One of the most important requirements under the circumstances would be to break out of the somewhat closed circle of invited participants of the earlier conferences for the purpose of political action. Efforts to do so in the past two years have produced only moderate progress. The formula, advocated by Jugoslavia, of "nonaligned and like-minded" countries has not been adopted in its full meaning. Only a modest expansion of the ranks was accepted in the consultative meeting in Belgrade and implemented in the ministers' meeting in New York. This is understandable in view of the high priority given by most non-aligned countries to their economic needs. They are naturally inclined to regard the nonaligned group as the united front of the poor and as an exclusive third-world grouping. To accept this economic definition, however, contradicts the political definition of the group's role today when a wide range of countries, more or less developed, could find a common purpose in acting as a moderating influence upon the three major powers. In other words, the task of the coming meeting of the heads of the non-aligned countries should not be a mere repetition of the first two conferences in Belgrade and Cairo, but rather the initiation of new forms of international cooperation that would create an environment in which it would be easier to maintain peace and coexistence. To further this goal, the nonaligned will have to direct their attention in the first place to the internal problems of the third world; for it is instability in those parts of the world which is more likely to generate conflicts than the antagonism between great powers.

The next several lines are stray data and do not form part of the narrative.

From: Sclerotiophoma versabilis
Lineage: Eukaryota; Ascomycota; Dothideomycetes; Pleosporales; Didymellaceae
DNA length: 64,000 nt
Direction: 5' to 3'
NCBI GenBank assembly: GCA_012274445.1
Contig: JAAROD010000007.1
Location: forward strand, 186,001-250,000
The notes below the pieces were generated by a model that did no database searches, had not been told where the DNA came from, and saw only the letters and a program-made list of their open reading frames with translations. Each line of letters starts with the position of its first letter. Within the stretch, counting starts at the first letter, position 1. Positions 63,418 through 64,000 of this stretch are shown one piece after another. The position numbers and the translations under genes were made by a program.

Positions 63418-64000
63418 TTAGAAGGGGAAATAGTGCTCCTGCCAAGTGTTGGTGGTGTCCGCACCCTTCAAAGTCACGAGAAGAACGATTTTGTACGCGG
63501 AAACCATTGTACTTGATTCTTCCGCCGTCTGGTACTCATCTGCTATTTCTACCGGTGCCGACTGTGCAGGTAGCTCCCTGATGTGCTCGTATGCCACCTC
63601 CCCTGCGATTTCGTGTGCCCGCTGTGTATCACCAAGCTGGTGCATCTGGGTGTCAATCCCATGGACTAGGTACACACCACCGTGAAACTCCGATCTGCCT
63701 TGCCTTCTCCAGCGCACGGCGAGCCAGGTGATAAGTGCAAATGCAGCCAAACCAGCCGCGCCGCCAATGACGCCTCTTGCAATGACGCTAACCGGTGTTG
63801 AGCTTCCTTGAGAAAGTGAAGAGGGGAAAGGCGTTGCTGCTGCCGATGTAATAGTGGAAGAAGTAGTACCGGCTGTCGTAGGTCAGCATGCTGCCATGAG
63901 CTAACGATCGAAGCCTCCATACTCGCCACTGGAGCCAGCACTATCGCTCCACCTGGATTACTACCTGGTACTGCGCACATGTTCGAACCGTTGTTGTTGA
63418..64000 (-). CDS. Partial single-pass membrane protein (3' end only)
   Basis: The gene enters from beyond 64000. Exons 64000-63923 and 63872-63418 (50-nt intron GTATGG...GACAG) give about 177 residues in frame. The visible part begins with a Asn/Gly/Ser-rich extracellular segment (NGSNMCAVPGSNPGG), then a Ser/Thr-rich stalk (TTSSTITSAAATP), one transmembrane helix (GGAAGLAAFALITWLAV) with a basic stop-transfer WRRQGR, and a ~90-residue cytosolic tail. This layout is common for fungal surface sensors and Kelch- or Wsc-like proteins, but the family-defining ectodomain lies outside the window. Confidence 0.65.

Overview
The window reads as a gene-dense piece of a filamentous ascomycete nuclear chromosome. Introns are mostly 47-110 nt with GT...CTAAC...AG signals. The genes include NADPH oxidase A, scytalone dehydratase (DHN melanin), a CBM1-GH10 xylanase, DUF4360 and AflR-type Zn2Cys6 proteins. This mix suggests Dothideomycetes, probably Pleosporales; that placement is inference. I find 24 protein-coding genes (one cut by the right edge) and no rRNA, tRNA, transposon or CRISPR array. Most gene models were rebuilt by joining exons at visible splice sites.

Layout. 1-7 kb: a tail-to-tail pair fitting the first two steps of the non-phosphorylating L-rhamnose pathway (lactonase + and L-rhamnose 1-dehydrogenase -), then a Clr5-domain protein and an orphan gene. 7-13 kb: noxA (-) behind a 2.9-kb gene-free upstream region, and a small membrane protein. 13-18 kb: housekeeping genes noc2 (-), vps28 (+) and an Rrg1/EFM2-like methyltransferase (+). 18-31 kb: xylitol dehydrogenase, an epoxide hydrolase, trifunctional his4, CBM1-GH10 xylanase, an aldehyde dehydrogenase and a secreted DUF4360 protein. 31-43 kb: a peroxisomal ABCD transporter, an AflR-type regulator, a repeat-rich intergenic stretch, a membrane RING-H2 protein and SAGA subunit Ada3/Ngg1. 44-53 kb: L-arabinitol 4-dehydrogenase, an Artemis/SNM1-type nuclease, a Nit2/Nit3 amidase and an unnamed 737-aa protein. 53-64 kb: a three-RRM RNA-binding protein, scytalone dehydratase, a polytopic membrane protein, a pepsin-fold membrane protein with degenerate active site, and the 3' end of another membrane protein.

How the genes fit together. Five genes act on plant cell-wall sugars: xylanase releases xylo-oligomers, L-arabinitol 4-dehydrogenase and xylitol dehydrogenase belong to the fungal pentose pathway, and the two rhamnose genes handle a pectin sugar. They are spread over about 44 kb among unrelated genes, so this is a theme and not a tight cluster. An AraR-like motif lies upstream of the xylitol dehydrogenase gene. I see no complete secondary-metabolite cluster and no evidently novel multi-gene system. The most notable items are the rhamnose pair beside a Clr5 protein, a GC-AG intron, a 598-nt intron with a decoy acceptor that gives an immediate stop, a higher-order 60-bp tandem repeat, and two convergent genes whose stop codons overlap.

In the new pattern of triangular relations among the major powers, the nonaligned, if operating only as an exclusive group, cannot create a moderating environment. What is needed is not a crusading campaign of a select group fighting for general principles, but a steady and constructive approach to current world problems. For this purpose goodwill and readiness to cooperate in specific cases with all partners who are like-minded would appear to be far more important than belonging to any alliance.

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  • LEO MATES, Director of the Institute of International Politics and Economics, Belgrade; former Jugoslav Ambassador to the United States and to the United Nations; former Secretary General to the President of Jugoslavia and Undersecretary of State for Foreign Affairs